How to use custom request headers


#1

Dropsource does not currently provide the ability to set custom request headers inside the editor - however, depending on what data you need to pass in the header of a request, you may be able to achieve this via your Swagger/OpenAPI specification. One of our users recently asked if it would be possible to include two pieces of data in the header of a request - this is the guidance we gave them:

Include your two variables in the “securityDefinitions” in your Swagger and in each route that you need these variables to be sent for, you can set values for them inside Dropsource in the auth modal you’ll see in the API tab next to the API name (rather than in the parameters section of the request).

See the padlock button here:

You can set the values statically or using e.g. Device Variables if you want to set them dynamically while the app runs.

This example illustrates what it might look like in your Swagger:

“securityDefinitions”: {
“api_key”: {
“type”: “apiKey”,
“name”: “key”,
“in”: “header”
},
“app_id”: {
“type”: “apiKey”,
“name”: “appid”,
“in”: “header”
}
},
“security”: [{
“api_key”: [],
“app_id”: []
}]


Integrating Algolia - How Do I Send Headers Through Dropsource To The API?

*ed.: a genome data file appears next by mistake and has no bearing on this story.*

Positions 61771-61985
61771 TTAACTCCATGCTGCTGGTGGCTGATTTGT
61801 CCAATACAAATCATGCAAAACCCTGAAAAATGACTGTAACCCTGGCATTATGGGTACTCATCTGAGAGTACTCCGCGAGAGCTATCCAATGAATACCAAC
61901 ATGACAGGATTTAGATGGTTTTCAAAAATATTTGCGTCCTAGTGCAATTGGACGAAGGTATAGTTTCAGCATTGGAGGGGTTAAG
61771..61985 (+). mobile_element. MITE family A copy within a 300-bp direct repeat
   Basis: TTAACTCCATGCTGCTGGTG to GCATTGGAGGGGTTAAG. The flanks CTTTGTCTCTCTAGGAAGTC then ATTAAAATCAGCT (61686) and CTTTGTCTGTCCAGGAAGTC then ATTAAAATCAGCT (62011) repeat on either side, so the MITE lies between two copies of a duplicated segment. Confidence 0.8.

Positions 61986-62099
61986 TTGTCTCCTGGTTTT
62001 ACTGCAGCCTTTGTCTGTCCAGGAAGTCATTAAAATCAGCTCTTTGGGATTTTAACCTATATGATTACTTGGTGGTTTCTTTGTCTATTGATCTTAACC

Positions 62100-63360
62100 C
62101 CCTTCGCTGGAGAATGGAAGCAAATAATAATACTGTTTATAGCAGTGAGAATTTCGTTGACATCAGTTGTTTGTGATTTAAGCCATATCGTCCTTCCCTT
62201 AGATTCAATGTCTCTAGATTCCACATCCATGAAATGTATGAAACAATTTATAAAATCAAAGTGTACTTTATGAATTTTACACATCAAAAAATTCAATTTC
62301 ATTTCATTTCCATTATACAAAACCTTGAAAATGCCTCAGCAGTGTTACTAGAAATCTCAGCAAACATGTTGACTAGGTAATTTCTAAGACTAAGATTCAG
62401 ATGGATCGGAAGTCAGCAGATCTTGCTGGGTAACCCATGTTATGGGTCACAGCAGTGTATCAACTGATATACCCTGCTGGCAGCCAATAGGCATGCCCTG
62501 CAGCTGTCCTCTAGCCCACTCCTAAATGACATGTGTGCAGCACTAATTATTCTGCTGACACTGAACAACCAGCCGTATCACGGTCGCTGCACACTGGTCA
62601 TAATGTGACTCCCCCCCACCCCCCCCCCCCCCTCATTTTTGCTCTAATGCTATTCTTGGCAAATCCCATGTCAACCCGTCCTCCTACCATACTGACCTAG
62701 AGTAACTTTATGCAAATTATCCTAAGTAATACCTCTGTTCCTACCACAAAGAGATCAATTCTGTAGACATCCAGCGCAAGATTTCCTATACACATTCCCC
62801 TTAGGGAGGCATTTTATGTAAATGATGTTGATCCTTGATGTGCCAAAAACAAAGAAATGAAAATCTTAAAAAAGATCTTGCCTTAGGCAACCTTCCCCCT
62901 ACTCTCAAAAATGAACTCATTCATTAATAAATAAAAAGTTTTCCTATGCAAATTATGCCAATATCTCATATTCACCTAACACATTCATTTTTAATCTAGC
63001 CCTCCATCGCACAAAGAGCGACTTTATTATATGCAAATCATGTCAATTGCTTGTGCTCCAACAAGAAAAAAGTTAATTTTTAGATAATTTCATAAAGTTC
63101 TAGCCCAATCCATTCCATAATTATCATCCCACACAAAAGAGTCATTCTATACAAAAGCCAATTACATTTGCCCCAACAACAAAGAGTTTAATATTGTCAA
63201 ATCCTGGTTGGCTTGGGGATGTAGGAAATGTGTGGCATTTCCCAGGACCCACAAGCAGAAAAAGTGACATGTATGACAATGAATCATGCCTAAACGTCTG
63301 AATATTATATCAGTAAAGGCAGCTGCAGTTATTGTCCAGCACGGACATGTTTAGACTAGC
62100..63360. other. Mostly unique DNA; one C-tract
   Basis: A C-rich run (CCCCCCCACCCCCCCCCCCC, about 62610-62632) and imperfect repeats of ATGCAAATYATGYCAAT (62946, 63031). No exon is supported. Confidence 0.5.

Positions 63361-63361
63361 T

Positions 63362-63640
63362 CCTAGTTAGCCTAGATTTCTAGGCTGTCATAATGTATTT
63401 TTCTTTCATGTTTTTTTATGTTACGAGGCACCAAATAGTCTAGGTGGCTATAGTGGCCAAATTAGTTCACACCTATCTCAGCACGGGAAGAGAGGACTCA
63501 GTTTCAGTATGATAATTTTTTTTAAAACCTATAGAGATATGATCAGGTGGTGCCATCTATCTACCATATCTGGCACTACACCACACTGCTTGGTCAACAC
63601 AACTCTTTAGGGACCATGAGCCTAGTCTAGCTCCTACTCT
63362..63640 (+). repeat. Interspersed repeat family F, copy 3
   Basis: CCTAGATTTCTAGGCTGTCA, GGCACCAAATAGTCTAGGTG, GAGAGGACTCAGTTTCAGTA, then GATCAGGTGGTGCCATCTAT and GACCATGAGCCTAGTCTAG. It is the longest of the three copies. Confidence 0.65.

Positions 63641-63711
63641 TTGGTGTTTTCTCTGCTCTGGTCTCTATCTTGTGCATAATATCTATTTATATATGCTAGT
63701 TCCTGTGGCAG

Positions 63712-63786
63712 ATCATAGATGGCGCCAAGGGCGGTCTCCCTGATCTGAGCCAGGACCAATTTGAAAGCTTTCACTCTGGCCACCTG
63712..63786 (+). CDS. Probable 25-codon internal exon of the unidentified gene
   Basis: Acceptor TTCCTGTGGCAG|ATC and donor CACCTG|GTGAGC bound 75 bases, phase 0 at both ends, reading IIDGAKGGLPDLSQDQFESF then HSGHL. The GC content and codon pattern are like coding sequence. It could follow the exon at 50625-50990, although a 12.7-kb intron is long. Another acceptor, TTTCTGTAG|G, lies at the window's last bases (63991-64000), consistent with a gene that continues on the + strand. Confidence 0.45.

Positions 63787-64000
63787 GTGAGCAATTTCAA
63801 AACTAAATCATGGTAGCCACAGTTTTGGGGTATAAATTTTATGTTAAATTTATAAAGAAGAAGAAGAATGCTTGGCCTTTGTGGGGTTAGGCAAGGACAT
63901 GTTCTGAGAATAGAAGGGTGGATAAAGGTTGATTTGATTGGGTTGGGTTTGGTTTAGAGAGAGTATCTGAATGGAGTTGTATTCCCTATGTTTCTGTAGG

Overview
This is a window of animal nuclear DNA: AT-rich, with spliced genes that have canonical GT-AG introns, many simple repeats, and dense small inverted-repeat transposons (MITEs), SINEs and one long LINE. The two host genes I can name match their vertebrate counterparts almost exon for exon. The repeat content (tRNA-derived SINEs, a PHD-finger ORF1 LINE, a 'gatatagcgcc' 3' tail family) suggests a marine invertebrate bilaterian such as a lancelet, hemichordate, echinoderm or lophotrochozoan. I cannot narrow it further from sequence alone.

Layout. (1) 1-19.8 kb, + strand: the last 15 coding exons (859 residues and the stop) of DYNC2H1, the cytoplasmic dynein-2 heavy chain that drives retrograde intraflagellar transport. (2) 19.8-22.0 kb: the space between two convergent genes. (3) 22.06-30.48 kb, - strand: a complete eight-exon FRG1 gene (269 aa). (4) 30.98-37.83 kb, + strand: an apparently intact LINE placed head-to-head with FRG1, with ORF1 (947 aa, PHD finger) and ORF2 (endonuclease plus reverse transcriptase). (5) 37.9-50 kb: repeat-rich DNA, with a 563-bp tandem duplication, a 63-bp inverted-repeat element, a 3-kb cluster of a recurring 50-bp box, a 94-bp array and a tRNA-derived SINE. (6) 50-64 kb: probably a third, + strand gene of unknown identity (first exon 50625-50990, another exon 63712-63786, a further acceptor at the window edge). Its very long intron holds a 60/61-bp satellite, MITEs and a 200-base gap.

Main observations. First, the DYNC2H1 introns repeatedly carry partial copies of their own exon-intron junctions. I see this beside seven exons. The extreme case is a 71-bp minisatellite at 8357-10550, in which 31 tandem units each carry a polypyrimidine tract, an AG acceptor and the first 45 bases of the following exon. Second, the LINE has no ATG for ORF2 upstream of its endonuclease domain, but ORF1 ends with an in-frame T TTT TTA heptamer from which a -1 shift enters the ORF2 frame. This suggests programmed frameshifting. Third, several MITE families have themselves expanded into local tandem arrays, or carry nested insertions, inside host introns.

#2

I have key value pairs such as:
SOA-SERVICE-NAME: FindingService
SOA-OPERATION-NAME: getHistograms

How do I use them or achieve this?


#3

Hi @dropuoso, have you tried using the method above? You would replace both occurrences of “api_key” and “app_id” with your two header names. Then in Dropsource you would use Device Variables to pass your values via the API auth control (create two variables, use Set Value actions to set your values, then select the Device Variables in the API tab). I can’t guarantee it will work but that is how you would try the method in this post.


#4

I have created the device variables ‘on application launch’ and then i make the call in the appropriate page of the app.

I keep getting a 403.

Has this method been tested?

Am i supposed to inject the variables (api keys) at a different point within the app?


#6

I’m think you add the keys/values at time of request so ensure you have all the values set to those keys before then. Maybe test that by adding some text labels on the page and showing the values stored in them on the page before you make the request. this is a way to test that you’re actually ready to make the request.

Also, Have you tested your call out in general outside of Dropsource. We recommend you test it out in POSTMAN 1st with the info you plan on sending from Dropsource. Just to make sure everything is setup properly outside of Dropsource (API & Backend) etc


#7

@wade all setup and working fine in Post Man using the same keys.

I did as you suggested and displayed the keys as text fields and they’re accurate and displaying.

But i keep getting a 403 error for invalid api key or application ID (the two keys that are saved).

What do i do from here?

How can i view the actual call being made to see what dropsource is sending out vs. what postman is sending out?


#8

Good question. Have a look at the Network Activity Log. When you run the app in the simulator, there’s a little switch for it. Turn it on and you’ll see a network analysis tool come on. As your app requests and receives data, you can tear into it to see what’s being pushed and pulled. Excellent way to validate a successful POSTMAN request/response against the 1 the app is sending/receiving.